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Field Notes 10- 4/23/13. Reflecting on Tragedy

mschoyer's picture


            This week, my field notes involve an interaction my teacher and I had, as opposed to interactions with my students. On this day, I had 1st, 2nd, and Kindergarten students, and the day was pretty typical. I did a read a loud in each class, and also designed a corresponding activity. The students were all pretty well behaved, and the day was as “normal” as can be.

            At one point, when I had just finished instructing the students, my mentor teacher turned to me and whispered, “How about the Boston thing?” I saw her during the previous week right around when the bombing happened, but of course, a lot had developed since then. For example, one suspect had been killed and the other had been recently captured. I responded by stating what a tragedy it has all been, and my teacher answered back with something along the lines of, “That’s why I find it so important to make these students feel comfortable here.”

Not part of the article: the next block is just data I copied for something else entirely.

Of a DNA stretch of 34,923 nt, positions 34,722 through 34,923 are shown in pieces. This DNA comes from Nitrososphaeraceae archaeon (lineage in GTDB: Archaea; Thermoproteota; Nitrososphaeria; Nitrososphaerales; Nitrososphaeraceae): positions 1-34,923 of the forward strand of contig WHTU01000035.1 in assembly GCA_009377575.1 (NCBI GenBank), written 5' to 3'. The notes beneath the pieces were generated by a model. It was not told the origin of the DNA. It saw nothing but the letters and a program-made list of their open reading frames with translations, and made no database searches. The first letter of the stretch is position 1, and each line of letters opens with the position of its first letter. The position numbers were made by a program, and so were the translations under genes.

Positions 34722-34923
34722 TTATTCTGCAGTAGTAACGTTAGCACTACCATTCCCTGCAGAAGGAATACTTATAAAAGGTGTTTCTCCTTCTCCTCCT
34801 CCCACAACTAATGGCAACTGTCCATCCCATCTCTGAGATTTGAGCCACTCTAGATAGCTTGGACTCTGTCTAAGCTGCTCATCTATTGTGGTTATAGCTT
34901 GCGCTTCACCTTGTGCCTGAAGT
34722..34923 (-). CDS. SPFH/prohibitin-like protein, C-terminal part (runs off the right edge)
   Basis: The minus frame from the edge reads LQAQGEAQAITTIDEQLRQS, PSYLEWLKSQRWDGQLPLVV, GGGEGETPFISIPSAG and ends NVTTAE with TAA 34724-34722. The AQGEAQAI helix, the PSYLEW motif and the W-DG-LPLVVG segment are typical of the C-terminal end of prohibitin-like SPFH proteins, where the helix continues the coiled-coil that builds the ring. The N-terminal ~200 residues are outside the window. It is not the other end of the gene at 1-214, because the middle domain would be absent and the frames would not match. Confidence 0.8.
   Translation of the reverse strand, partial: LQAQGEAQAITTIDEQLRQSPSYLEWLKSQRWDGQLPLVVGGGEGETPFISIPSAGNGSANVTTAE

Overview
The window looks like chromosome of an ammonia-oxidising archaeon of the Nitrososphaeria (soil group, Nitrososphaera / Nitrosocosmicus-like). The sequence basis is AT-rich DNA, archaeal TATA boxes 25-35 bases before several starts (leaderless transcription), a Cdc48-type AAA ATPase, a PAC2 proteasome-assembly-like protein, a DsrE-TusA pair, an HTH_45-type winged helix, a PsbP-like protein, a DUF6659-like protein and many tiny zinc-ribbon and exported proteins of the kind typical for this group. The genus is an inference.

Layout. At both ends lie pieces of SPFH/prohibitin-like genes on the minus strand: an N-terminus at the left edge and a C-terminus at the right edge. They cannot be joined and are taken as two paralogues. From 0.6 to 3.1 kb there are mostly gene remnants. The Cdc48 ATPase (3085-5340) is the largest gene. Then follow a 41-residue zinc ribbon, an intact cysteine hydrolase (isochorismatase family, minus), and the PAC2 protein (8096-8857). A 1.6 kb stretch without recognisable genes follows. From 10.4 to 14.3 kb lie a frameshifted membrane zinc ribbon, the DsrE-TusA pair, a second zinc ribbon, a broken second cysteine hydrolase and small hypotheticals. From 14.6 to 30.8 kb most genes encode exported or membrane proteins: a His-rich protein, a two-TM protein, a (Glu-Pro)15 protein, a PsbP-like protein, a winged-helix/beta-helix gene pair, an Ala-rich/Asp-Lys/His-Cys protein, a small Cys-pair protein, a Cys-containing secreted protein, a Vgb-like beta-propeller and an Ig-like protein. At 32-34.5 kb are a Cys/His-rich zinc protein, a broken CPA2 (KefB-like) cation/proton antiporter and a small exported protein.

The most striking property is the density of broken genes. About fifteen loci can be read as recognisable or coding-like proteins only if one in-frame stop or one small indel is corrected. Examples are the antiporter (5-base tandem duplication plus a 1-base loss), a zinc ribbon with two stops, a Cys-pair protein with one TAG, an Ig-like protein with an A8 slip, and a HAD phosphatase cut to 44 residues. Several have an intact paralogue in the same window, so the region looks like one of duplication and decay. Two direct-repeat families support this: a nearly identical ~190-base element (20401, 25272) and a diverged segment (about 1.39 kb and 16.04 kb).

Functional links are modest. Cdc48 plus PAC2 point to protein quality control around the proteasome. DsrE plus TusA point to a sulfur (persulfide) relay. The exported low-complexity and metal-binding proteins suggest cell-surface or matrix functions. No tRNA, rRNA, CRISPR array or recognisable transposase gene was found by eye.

By saying “these students,” my teacher meant her ELL students, of which a large number of them are immigrants, much like the suspects. I do agree with her sentiment to some extent. Immigrant students come into unfamiliar environments, and they should be made to feel as comfortable as possible. With this said, students who are not immigrants deserve the same love, attention, and accommodation from their teachers. It is not only immigrants and those of other cultures who commit tragedies. I know that my mentor was not insinuating this, but it got me thinking. The scary part about teaching young children is that I have no idea who or what they’ll be in ten or fifteen years. When I look at them I see sweet, innocent children. It’s hard for me to imagine the teachers of the Boston suspects. I am sure at one point they thought the same thing. This interaction made me realize just one of the reasons to give students a nurturing and supportive environment. Do these types of in environments always prevent senseless tragedies? No, but I believe they help.